“We participate at major field days, use radio ads, email, social media and web campaigns, and provide in-cab stickers for agricultural machinery. However, ultimately at the end of the day, the most effective way to remain safe on the farm is to have controls in place for identifying overhead and underground electrical assets prior to working near the network,” added Michael.

    To find out more about initiatives specific to agribusiness and safety around electricity on farms,
    Visit essentialenergy.com.au/agribusiness
    contact Essential Energy immediately on 13 20 80or call Triple Zero call (000) if the situation is life-threatening.

    Article kindly provided by Essential Energy

    Essential Energy Safety Stickers -1

    Before You Dig Australia (BYDA), formerly Dial Before you Dig (DBYD), is a not-for-profit organisation. For almost 40 years, BYDA has protected Australians and underground infrastructure from harm and damage and continues to provide the free referral service that plays an essential part in a farmer’s safe work practices.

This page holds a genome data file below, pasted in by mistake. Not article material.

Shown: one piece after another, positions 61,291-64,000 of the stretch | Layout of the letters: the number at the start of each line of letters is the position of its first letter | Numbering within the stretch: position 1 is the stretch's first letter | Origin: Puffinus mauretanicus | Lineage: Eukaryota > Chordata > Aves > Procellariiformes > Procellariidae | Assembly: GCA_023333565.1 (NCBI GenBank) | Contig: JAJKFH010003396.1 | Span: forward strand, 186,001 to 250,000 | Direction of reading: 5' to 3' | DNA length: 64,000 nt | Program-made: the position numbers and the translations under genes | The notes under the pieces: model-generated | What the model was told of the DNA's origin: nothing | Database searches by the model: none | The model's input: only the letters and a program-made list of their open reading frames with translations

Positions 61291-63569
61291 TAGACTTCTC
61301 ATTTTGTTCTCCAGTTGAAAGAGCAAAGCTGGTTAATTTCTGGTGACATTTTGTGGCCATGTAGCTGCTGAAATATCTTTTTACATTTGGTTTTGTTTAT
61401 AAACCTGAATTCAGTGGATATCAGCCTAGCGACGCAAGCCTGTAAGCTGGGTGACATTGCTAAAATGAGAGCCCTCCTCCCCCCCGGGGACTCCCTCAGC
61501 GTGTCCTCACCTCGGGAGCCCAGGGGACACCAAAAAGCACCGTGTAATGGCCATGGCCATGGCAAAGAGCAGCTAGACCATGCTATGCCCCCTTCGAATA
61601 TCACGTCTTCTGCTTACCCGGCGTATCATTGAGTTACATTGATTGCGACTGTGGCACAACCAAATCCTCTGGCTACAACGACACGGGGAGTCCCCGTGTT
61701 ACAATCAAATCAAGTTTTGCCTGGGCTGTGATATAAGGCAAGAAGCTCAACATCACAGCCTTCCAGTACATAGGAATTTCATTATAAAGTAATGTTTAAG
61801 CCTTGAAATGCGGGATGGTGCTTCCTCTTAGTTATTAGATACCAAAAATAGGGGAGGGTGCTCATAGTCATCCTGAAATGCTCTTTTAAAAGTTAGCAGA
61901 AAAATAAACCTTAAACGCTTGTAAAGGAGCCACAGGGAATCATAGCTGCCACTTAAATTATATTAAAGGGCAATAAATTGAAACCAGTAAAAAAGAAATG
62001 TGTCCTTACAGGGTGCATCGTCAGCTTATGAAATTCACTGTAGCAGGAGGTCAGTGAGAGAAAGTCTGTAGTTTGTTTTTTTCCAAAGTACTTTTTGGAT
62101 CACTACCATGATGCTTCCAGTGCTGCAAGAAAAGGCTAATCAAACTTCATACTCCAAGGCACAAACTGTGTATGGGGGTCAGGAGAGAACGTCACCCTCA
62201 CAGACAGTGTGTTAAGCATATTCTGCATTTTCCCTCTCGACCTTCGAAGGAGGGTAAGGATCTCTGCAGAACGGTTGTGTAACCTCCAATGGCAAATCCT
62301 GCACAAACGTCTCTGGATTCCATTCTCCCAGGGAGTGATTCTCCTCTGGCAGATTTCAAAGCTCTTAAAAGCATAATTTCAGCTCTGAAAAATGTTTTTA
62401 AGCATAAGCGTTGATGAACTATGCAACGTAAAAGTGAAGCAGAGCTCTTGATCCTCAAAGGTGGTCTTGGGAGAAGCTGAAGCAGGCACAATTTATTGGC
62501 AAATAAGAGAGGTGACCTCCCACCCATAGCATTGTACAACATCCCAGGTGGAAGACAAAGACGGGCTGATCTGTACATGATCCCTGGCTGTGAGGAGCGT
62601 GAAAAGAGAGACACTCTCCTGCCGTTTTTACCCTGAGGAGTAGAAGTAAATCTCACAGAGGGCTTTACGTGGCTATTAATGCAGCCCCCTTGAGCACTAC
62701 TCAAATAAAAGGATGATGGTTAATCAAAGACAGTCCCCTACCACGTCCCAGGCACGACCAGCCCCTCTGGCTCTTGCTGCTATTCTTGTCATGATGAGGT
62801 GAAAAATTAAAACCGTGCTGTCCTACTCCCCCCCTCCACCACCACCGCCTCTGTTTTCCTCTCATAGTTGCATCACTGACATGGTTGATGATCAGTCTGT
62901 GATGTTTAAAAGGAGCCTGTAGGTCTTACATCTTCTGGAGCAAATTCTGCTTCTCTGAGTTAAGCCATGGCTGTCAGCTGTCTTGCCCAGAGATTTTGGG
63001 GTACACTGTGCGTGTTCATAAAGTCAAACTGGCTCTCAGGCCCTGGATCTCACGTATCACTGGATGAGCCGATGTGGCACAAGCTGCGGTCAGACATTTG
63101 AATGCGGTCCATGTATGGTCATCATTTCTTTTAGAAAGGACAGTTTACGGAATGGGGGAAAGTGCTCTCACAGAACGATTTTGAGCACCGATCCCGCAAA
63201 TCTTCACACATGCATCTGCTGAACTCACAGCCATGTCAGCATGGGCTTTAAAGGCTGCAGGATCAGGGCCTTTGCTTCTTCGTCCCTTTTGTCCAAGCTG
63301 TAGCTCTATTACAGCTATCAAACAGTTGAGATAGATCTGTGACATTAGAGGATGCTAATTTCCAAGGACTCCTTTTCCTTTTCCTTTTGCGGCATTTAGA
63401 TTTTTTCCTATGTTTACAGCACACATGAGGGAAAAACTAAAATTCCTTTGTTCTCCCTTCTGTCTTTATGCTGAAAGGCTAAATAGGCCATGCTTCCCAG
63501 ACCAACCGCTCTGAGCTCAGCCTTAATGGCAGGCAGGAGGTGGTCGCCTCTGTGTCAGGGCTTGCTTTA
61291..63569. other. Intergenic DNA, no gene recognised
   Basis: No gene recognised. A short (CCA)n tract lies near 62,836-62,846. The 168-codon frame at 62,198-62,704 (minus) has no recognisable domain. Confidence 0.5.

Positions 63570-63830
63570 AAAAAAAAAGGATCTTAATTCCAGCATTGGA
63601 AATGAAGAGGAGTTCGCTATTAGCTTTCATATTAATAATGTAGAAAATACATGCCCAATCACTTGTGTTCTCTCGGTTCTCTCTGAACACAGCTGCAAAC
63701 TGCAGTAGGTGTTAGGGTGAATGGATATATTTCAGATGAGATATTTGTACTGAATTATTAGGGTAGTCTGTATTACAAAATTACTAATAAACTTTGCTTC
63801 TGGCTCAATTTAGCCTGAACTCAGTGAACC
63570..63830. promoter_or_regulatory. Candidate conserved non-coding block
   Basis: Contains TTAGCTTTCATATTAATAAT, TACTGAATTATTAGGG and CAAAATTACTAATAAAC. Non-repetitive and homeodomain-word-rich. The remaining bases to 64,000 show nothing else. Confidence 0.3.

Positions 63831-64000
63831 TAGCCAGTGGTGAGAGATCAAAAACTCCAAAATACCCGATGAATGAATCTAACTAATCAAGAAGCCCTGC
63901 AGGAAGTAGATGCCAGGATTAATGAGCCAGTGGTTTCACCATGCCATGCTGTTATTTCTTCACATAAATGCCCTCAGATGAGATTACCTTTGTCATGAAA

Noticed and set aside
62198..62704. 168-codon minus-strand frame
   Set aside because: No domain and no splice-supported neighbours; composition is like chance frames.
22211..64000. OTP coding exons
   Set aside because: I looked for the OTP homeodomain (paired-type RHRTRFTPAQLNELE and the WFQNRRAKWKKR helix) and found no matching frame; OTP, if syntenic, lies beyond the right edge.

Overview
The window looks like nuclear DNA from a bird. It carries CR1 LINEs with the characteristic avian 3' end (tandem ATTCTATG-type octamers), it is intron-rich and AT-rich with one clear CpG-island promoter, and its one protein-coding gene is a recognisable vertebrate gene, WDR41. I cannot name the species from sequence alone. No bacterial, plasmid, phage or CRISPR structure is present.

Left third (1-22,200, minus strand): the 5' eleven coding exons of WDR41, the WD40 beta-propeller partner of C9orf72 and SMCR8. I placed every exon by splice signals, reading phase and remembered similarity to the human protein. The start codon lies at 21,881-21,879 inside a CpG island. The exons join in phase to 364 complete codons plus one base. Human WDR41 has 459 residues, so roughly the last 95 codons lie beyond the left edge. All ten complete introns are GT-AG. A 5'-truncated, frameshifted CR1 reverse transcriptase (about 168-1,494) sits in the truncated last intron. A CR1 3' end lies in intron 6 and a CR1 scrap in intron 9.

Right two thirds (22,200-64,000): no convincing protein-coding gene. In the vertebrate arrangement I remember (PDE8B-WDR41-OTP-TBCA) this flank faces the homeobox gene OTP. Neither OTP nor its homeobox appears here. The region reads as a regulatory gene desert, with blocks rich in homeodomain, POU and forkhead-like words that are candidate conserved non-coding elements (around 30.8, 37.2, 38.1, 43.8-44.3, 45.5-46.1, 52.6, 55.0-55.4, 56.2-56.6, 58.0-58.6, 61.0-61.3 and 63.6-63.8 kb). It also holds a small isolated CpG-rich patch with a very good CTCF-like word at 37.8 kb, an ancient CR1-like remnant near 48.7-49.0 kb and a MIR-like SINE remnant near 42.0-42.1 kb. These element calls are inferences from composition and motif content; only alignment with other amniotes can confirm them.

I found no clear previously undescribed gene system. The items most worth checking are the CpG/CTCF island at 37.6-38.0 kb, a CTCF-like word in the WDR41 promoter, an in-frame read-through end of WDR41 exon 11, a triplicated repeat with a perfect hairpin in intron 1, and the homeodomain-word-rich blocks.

What should you do before you dig?

    Safety is fundamental to any digging or excavation project on your property, including digging, fencing, planting, constructing a dam or shed, or even burying livestock. Therefore, using the Before You Dig service should always be your first point of contact before starting work. When you lodge an enquiry, you gain access to plans and information directly from utilities such as gas, electricity, water and telecommunications straight to your email inbox.

    Not sure how to access the service?

    The free service is accessible via the BYDA website (www.byda.com.au) or through the iPhone and Android apps. To lodge an enquiry, you must sign up for a free account. First, log in and search for your dig site using the map. Then, draw your proposed project site using the mapping tools provided, and provide project details, including location, start and end dates and type of work.

    What happens next?